Since there is no monopoly on legal services in Sweden, there should be a good possibility for developing new legal offerings here. So far, we have seen this development in family law, where there are two providers for online legal services who are both widening their service offerings. We also see some other interesting legal start-ups about to launch their services on a larger scale, as well as an increased interest in the concept of Legal Operations, with GCs picking up on the idea and a new Executive Education for Legal Leaders being launched this fall at the Stockholm School of Economics. But there is still an uncertainty what the Legal Ops concept really means and how it should be applied to combine legal processes with technology, or where such services can be obtained. We hope that 2020 will be one step closer to getting where we need to be, where technology has changed the delivery mechanisms and opened up the market to more alternative service providers delivering accessible and affordable legal services, potentially solving the current “access to justice” problem for individuals and small businesses.
Our conclusion is that there is promising technology behind many legal tech ideas but it has not yet been connected in the right way to the legal practice and processes. In other words, technology and practice are still far apart.
There has been further investment in legal tech by venture capital firms seeking to benefit from the noise and hype around legal tech. – Legal tech is still largely focused on point solutions solving specific legal issues; these solutions have become highly nuanced, but it can be hard to deploy within corporations. – There needs to be continued investigation into the capability of enterprise technology to solve legal automation challenges. There has been continued uptake of Office 365 into corporate and law firms, and a slow but steady increase in Legal Ops positions within corporate legal departments. Law firms continue to invest in innovation departments, but these have remained largely sideline business units.
What do we do at ELTA?
Our main objective is to strengthen legal technology (Legal Tech) at a European level. Our goal is to represent the interests of our members. The Association is actively involved in social and political debate in order to speak up for the concerns and interests of our members and to strengthen the position of legal technology in the European legal market. In so doing, we address topics that are relevant for the use and continuous development of legal technology, develop specific proposals, and advocate these vis-á-vis the political sphere, business, media and society.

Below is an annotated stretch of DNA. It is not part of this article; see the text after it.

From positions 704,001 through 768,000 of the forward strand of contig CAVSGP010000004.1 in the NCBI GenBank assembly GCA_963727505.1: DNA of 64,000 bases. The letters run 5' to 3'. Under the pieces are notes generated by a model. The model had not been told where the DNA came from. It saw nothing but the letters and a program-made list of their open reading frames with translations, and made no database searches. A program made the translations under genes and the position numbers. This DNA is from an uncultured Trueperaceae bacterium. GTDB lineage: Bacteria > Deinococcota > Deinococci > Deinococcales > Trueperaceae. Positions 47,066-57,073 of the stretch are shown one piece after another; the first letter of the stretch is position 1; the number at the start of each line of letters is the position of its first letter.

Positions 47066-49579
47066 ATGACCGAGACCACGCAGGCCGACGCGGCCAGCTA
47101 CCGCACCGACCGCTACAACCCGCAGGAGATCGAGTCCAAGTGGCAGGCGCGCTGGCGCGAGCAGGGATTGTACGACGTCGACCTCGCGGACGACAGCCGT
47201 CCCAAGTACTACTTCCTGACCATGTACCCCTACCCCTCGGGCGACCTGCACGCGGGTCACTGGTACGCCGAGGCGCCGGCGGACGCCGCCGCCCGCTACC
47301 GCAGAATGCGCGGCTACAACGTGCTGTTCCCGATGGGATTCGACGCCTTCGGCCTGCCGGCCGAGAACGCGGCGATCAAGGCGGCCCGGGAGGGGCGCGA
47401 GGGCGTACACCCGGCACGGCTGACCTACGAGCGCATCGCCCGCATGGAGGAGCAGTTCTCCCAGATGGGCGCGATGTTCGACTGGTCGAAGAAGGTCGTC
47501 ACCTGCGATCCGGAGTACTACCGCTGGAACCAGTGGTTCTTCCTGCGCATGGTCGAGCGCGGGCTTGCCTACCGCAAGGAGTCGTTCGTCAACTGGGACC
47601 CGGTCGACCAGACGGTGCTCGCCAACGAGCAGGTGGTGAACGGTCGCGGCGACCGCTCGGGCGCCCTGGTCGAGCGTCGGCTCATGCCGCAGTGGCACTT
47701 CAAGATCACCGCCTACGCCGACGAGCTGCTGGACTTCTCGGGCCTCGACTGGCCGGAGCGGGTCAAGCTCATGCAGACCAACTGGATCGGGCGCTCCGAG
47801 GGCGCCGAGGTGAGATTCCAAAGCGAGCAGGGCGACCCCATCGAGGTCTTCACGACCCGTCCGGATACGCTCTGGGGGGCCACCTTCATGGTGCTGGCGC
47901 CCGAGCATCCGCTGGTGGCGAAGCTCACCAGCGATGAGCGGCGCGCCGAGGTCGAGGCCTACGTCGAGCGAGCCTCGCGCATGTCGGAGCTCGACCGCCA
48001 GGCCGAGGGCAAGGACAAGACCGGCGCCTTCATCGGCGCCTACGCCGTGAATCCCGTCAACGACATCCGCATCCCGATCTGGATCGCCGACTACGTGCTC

The Association promotes science and research, as well as European and international communication in the legal technology field and its neighboring disciplines. With this in mind, we encourage a dialogue between legal technology users and developers. ELTA regularly informs its members about important current topics, trends and developments. In addition, there are regular in-person and online events designed to promote networking at a European level between all those who share an interest in legal technology.
What are our goals?
- To raise awareness of technology and software supported solutions and processes in the European legal market.
- To create a transparent platform to facilitate and support networking among the various European protagonists and stakeholders in the fields of legal tech.
- To regularly inform our members about important current topics, trends and developments as well as arranging legal tech events.
- To promote academic surveys and studies, as well as research in the fields of legal tech and its neighboring disciplines.
- To contribute to vocational training and to ongoing and further education in the fields of legal tech.